“START” is a key nuclear arms reduction treaty between the US and Russia
Mutually Assured Destruction (“MAD”). The MAD doctrine assumes that each side has enough nuclear weaponry to destroy the other side and that either side, if attacked for any reason by the other, would retaliate without fail with equal or greater force.
How long does it take to destroy the world? A hair’s breadth (or the misspelling hare’s breadth) denote a miniscule time frame.
Below is a quote from an article by AJ Vicen at Mother Jones:
“On a call with the Russian president, Trump reportedly had to ask aides what the New START treaty was… This is the guy who now has a military officer shadowing him everywhere he goes,” he says, “carrying a 45-pound black briefcase that can be used by the president to transmit the launch codes to strategic command in Omaha to launch as many as 900 nuclear warheads in under 10 minutes, and no one has to agree with Mr. Trump about doing that.”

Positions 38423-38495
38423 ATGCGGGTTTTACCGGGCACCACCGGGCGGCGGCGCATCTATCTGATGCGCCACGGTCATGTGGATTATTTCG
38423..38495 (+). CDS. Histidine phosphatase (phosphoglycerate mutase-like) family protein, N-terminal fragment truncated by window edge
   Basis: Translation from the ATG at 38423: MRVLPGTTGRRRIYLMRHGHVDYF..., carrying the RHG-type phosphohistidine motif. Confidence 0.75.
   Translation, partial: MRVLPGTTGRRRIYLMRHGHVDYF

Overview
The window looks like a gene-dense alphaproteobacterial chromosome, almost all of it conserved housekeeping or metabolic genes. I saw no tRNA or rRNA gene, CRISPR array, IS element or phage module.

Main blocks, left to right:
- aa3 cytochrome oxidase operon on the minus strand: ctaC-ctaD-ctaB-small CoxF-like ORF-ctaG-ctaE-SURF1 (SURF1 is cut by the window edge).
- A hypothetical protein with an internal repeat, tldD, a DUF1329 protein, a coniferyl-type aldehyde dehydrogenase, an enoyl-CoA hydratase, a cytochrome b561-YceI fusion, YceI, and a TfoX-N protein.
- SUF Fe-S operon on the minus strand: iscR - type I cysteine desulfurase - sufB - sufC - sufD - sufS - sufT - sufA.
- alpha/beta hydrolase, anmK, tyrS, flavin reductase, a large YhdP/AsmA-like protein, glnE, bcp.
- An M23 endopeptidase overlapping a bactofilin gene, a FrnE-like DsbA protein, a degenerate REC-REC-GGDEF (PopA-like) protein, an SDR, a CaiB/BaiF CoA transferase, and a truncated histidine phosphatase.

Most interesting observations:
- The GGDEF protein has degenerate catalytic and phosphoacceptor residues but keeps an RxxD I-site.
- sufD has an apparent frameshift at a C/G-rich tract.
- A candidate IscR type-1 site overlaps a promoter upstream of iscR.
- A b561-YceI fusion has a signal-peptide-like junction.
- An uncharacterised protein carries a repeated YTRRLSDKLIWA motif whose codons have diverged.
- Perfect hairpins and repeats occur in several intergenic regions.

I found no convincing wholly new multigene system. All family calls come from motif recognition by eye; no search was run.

I was reminded of the 2014 Danish documentary, The man who saved the world, about just how precarious and contingent life on earth is. The Cuban missile crisis and the 1983 incident in the documentary both point to close calls which brought us within a hair’s breadth of global nuclear catastrophe. It looks as though under Donald Trump, the world once again approaches the precipice – only this time not with trepidation and caution, but with gung-ho hubris. What Trump fails to see is that in this show, the day he gets to say to his enemies, you’re fired, the whole show is over. There will be no more games to play in a post-apocalypse wasteland, and no one alive to play them.